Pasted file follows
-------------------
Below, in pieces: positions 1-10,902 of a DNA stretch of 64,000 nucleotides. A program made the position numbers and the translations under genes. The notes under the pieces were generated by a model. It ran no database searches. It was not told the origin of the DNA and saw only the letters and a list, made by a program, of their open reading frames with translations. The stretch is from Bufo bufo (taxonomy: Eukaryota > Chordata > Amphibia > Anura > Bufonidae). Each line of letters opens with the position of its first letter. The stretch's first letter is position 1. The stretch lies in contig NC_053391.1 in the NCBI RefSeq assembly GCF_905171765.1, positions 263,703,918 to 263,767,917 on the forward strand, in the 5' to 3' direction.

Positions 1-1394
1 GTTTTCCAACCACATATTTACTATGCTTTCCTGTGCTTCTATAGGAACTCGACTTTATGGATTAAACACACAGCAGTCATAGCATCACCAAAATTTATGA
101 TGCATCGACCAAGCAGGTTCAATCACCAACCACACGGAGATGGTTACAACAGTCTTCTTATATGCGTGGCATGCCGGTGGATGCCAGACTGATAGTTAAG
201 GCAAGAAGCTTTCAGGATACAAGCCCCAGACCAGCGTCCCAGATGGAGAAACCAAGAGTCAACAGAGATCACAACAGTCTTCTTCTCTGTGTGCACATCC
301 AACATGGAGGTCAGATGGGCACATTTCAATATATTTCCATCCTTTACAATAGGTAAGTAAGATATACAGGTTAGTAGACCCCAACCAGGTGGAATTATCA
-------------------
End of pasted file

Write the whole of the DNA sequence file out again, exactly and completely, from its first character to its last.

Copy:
Below, in pieces: positions 1-10,902 of a DNA stretch of 64,000 nucleotides. A program made the position numbers and the translations under genes. The notes under the pieces were generated by a model. It ran no database searches. It was not told the origin of the DNA and saw only the letters and a list, made by a program, of their open reading frames with translations. The stretch is from Bufo bufo (taxonomy: Eukaryota > Chordata > Amphibia > Anura > Bufonidae). Each line of letters opens with the position of its first letter. The stretch's first letter is position 1. The stretch lies in contig NC_053391.1 in the NCBI RefSeq assembly GCF_905171765.1, positions 263,703,918 to 263,767,917 on the forward strand, in the 5' to 3' direction.

Positions 1-1394
1 GTTTTCCAACCACATATTTACTATGCTTTCCTGTGCTTCTATAGGAACTCGACTTTATGGATTAAACACACAGCAGTCATAGCATCACCAAAATTTATGA
101 TGCATCGACCAAGCAGGTTCAATCACCAACCACACGGAGATGGTTACAACAGTCTTCTTATATGCGTGGCATGCCGGTGGATGCCAGACTGATAGTTAAG
201 GCAAGAAGCTTTCAGGATACAAGCCCCAGACCAGCGTCCCAGATGGAGAAACCAAGAGTCAACAGAGATCACAACAGTCTTCTTCTCTGTGTGCACATCC
301 AACATGGAGGTCAGATGGGCACATTTCAATATATTTCCATCCTTTACAATAGGTAAGTAAGATATACAGGTTAGTAGACCCCAACCAGGTGGAATTATCA